Chinese fan palm (Livistona chinensis) presented SA > 1.0, indicating that the LVV of this tree species was slightly more advantageous than its RSFF. However, the SA of the flame bottletree (Brachychiton acerifolius) was between 0.5 and 3.0, indicating that the spatial distribution of this tree species on the forest floor was diverse.

Differences in SA in different cities

In this study, we analyzed tree species present in all three cities and found that the SA of the same tree species differed between different urban forests (Tab. 2).

Tab. 2 - SA of respective tree species in different cities. Classes: I, SA < 0.5; II, SA 0.5-1.0; III, SA ≥ 1.0; IV, SA 0.5-3.0.

Common
name
Scientific
name
Spatial distribution characteristics SA Deciduous/ evergreen Flowering period Flowering/foliage
Guangzhou Foshan Zhuhai
White champaca Michelia × alba III II II Evergreen Apr-Sept Flowering (white), foliage
Giant crepe-myrtle Lagerstroemia speciosa II II II Deciduous May-Jul Flowering (purple)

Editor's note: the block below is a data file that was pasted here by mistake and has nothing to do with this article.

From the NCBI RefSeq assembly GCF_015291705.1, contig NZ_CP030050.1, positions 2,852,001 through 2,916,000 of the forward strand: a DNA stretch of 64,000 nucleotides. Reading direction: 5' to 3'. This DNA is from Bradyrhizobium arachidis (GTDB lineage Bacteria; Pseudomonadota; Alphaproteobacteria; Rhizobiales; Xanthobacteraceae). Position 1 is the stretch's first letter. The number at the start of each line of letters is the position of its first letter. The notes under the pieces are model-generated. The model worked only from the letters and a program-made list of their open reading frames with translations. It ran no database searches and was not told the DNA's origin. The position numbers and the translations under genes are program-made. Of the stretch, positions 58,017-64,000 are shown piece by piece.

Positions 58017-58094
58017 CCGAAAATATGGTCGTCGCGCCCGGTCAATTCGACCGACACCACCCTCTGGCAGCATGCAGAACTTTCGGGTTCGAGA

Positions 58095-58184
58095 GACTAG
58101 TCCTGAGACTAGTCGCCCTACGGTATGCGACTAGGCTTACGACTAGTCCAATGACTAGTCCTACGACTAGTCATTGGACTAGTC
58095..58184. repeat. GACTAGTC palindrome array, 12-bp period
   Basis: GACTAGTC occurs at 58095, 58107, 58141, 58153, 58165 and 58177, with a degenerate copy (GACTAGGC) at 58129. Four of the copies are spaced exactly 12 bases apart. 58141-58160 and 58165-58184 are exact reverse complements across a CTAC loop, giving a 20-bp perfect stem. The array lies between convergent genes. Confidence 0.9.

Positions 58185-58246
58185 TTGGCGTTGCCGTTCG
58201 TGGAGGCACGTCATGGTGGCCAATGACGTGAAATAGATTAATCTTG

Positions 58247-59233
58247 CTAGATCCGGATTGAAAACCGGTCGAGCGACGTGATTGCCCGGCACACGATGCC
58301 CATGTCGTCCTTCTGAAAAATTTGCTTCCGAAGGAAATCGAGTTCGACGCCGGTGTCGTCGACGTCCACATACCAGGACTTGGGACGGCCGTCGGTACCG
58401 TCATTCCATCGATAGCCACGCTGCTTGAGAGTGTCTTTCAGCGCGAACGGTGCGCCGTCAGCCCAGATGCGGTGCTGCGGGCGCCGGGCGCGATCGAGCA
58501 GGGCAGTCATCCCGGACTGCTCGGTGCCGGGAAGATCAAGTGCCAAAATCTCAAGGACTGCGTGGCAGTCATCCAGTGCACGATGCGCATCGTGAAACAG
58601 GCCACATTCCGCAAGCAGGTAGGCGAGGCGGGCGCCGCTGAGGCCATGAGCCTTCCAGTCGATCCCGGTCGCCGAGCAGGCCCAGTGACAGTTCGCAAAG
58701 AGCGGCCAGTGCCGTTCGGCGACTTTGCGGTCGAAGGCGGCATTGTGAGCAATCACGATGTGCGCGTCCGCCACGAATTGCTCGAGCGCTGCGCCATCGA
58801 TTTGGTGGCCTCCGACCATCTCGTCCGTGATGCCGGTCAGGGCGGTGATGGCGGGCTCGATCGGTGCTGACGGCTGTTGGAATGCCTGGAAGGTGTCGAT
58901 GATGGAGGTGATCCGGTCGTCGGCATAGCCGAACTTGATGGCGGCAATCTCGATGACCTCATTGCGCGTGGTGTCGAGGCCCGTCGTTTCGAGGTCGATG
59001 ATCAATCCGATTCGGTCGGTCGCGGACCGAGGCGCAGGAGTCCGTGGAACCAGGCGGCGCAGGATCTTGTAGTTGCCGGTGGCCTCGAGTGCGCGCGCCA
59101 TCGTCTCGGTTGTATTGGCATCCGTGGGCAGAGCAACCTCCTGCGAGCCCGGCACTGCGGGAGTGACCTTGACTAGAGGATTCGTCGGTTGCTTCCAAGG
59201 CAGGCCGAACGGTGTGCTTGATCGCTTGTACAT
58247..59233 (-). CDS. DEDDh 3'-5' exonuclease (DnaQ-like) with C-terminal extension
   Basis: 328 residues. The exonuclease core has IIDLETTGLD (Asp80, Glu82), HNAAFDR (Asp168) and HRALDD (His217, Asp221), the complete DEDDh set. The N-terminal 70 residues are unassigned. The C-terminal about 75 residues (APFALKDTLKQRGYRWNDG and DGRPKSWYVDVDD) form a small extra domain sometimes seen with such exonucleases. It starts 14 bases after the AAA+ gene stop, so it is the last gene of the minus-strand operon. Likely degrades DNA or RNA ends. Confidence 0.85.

Royal poinciana Delonix regia I II I Deciduous Jun-Jul Flowering (red)
Araguaney Handroanthus chrysanthus I I I Deciduous Mar-Apr Flowering (yellow)
Floss silk tree Ceiba speciosa I II I Deciduous Oct-Dec Flowering (pink)
Cotton tree Bombax ceiba I II I Deciduous Mar-Apr Flowering (red)
Blackboard tree Alstonia scholaris I II I Evergreen Jun-Sept Foliage
Herba ficus Ficus concinna III IV II Evergreen Mar-Jun Foliage
Mountain ebony Bauhinia variegata I II I Deciduous May-Apr Flowering (pink)
Camphor tree Cinnamomum camphora IV II II Evergreen Apr-May Foliage